At the recent 5G Realised Summit (opens in new tab) - currently taking place in London - Susan Buttsworth, chief operating officer at Three UK, has put forward a number of ways in which the government can help operators deliver 5G, including a reduction in red tape, clearer regulation, and an overhaul of how spectrum is currently allocated.
“We’ve got three examples of how the government can help us more,” Buttsworth explained. “The first one is simply about planning, and consistency between local government and central government. On the one hand, the central government is encouraging us to do things [to roll out 5G networks], and on the other hand local authorities are saying “No, we’re sorry”, and introducing blanket restrictions on certain types of planning.
“And that doesn’t just add time, it adds cost. And if we could simplify that process, but also get consistency between what central and local government wants, that would be hugely beneficial.”
The reticence of local planning departments to approve 5G mast installations and upgrades has also been mirrored in the US, where MNOs claimed that local authorities were not adhering to a 2018 Federal Communications Commission (FCC) declaration, intended to aid the densification of 5G networks, and ensure that cities don't put unnecessary barriers in place.
Extracting spectrum revenue
Another issue mirrored in the US and the UK is the monetisation of available spectrum for 5G delivery, which has cost operators billions, both in the US and in the UK (opens in new tab). These auctions have been run by the FCC in the US, and by Ofcom in the UK, and in both countries, operators have raised concerns about the sheer amount of expenditure they need to allocate to spectrum.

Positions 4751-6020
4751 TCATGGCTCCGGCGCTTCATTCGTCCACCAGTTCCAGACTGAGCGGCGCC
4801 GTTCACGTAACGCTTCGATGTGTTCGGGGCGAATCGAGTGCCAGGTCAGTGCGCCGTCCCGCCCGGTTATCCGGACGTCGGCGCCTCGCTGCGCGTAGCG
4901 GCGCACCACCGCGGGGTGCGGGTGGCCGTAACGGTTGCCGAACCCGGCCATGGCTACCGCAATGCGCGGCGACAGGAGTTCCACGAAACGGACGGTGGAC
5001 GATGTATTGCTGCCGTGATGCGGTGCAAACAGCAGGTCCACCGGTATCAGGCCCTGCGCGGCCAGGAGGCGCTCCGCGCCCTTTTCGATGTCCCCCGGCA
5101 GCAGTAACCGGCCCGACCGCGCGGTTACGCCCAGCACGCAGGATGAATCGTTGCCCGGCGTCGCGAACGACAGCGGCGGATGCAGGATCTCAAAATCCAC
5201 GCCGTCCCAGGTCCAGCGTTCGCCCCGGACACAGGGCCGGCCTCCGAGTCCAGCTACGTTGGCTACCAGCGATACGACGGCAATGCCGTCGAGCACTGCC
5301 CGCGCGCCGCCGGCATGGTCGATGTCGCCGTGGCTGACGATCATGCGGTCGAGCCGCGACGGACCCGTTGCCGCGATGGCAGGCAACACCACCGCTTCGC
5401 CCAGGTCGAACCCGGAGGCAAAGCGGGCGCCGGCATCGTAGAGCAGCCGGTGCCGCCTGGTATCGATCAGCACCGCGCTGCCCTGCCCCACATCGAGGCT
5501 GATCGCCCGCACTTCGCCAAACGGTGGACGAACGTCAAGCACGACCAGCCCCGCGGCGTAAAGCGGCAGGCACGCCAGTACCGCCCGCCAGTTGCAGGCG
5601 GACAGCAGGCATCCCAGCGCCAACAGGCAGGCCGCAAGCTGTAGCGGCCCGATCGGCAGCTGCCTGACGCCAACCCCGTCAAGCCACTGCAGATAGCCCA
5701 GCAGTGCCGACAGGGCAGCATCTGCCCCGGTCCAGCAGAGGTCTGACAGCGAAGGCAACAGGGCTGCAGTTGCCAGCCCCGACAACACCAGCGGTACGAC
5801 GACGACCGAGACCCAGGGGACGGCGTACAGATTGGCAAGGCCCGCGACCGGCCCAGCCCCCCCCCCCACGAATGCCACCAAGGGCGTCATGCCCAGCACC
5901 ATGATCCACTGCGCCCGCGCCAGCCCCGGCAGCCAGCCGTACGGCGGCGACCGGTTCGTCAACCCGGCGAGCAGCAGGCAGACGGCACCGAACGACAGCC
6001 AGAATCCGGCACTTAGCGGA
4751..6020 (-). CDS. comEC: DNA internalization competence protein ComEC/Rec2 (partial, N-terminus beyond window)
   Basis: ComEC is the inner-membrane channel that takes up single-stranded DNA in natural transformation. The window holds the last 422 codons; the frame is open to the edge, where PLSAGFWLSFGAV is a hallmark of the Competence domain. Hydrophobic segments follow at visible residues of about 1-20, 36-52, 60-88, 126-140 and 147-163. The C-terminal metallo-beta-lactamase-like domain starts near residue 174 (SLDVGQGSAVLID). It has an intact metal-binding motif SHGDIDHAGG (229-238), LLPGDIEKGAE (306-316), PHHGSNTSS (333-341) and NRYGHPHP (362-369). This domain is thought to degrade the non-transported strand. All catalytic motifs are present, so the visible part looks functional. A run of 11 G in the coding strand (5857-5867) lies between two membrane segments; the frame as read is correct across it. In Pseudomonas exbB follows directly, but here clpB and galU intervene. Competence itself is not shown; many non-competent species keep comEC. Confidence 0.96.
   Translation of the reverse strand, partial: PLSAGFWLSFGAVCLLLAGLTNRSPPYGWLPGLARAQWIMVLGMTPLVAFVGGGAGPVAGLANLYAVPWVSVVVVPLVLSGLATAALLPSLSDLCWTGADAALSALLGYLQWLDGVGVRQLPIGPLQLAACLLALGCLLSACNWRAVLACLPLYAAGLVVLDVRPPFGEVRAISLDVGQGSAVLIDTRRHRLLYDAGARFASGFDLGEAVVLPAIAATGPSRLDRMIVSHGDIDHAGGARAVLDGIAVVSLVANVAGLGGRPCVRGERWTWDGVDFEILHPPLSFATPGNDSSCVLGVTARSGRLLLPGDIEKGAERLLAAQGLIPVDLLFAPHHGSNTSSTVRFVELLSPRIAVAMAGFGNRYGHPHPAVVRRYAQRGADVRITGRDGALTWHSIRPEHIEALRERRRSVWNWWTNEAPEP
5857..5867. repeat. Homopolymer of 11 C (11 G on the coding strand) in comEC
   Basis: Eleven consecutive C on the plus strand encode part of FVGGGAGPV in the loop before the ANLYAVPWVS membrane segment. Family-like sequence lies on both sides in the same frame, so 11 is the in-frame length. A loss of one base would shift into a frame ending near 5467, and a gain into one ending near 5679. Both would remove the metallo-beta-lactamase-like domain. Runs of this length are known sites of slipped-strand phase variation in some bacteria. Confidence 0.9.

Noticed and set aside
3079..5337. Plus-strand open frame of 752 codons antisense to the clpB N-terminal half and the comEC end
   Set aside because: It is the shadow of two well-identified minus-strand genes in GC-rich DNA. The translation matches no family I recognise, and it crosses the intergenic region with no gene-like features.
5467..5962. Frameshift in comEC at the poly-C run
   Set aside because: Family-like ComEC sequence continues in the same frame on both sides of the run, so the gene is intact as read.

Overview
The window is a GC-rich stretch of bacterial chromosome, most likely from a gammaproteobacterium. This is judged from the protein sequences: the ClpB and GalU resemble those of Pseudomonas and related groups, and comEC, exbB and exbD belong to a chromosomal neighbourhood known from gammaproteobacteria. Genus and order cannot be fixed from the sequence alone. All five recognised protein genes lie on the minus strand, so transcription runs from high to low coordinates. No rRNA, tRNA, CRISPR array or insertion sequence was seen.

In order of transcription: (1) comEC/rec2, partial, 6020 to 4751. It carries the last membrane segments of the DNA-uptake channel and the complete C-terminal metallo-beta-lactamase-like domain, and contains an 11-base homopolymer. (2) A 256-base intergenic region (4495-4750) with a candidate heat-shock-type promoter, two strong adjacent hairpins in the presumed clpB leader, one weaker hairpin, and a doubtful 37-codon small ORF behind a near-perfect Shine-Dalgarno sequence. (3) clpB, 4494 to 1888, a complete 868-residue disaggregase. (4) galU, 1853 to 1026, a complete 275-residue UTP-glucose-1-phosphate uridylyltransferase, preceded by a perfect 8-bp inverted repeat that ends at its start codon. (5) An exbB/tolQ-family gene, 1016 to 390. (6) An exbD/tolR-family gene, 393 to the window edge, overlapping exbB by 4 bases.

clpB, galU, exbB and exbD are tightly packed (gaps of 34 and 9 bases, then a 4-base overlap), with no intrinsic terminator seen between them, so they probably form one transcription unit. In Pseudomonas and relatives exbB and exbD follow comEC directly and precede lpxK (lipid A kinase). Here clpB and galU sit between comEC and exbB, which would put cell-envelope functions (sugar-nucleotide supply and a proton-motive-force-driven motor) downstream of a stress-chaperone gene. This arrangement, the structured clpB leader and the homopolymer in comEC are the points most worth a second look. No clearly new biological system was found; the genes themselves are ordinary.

“Another example of how things could improve, for us, would be to look at how spectrum auctions, such as the one coming up in early 2021, are run,” Buttsworth said. “One of the things that we’ve suggested is that we could actually do an administry of allocation, instead of an auction. The government would still get revenue from this, but it would allow us to then have more money to invest in rolling out the 5G infrastructure.
“The government here needs to let us invest in the networks, not extract money from the operators.”
The last area Three UK said that it wants to see improved is around clarity, and specifically in relation to 5G regulation, which – especially in 2020 – has been extremely difficult for operators to keep up with.
“It’s not so much that there is regulation,” Buttsworth explained. “But particularly in 2020, there’s been ever changing regulation. So we’ve had announcements in January, about certain regulation that was being introduced, which we marshalled around. But then it changed again in July. So we marshalled around that. And it’s now being considered to pass that into law, but it’s not concrete yet. So that changing regulation is really quite difficult for a program the size of [Three’s] 5G roll out,” she concluded.